This thick paperback (664 pages) has promised plenty of interesting reading on an intriguing topic: plan. But reading into it, this reviewer could not understand author Rob Kovitz’s idea behind writing According to Plan or, for that matter, who the targeted readers would be.
“The Universe is built on a plan…”
The book is a hodge-podge with one thing in common: the word PLAN, always in bold fonts, appears frequently. It seems the author made a global search somewhere to find the word “plan,” collected everything he found and glued them together in a book form. We have mostly short quotations from just about everything: speeches, books, meetings, architect notes, lectures, and so on. He loosely combined these into chapters though not with serious order. That every word “plan” is in bold is also bothering. Black-and-white photos illustrate the text, but many are so badly distorted that it’s uncomfortable to view them. The photos don’t seem to illustrate anything, though many have captions with the word “plan.” In addition, many sketches and drawings from old texts appear. Even when trying to read the “About the Author” section, we find two more quotes with “plan” in each but nothing about the author.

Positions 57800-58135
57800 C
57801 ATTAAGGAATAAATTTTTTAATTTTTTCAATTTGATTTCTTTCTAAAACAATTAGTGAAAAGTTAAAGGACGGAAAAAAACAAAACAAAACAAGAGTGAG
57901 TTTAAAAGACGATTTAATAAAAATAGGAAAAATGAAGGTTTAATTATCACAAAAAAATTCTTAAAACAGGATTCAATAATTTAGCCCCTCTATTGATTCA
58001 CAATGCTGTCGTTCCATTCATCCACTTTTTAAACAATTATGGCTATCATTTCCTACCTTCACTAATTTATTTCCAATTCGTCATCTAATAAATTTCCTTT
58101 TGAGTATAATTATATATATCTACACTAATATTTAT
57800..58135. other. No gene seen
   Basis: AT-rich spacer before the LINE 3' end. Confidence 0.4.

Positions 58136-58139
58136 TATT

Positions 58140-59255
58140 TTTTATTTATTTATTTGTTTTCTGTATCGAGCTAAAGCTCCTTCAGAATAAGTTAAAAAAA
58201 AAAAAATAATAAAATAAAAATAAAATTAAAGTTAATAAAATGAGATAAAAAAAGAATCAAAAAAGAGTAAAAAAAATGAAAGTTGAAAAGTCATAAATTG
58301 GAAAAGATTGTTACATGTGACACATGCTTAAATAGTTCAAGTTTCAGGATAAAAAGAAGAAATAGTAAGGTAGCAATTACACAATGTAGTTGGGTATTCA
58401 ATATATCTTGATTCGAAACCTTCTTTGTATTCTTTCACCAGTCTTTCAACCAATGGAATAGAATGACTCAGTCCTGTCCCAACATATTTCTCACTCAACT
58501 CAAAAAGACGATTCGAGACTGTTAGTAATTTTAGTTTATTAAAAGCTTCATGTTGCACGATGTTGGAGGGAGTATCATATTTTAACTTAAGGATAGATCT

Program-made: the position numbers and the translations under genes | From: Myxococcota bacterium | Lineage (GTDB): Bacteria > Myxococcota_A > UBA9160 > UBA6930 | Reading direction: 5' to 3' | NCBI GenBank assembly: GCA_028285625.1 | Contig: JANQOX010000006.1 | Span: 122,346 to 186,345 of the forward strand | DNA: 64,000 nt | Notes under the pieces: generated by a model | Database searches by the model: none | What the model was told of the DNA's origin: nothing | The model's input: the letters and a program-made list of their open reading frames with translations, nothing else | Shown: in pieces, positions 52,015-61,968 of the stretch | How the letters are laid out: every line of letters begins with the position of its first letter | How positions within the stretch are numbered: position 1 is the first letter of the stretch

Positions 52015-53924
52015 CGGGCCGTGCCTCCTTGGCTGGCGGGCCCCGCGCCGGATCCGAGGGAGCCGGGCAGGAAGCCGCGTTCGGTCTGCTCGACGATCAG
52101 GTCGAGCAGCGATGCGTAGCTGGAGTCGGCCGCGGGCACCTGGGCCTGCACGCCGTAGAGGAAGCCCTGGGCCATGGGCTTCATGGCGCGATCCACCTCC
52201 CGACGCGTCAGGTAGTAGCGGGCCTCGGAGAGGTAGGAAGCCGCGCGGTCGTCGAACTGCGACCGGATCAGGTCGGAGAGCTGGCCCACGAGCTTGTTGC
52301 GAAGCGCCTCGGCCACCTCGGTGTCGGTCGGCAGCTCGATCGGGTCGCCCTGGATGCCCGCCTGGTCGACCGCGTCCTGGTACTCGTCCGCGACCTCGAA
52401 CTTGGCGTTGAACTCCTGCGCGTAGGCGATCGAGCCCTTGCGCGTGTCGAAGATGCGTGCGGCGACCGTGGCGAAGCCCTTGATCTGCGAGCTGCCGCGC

George Erdosh is a culinary scientist, food writer, and certified cooking teacher with a strong science and research background (Ph.D., McGill University, Montreal). He is the author of 10 published food-related books: a six-book series for young readers Cooking Throughout American History and The African-American Kitchen; Start and Run a Catering Business (in its 4th edition, translated into five languages), Tried and True Recipes from a Caterer’s Kitchen and What Recipes Don’t Tell You, as well as numerous articles and magazines and newspapers. Originally an exploration geologist, he switched career to be a high-end caterer, a business he ran for more than 10 years, before switching to food writing and running cooking classes.
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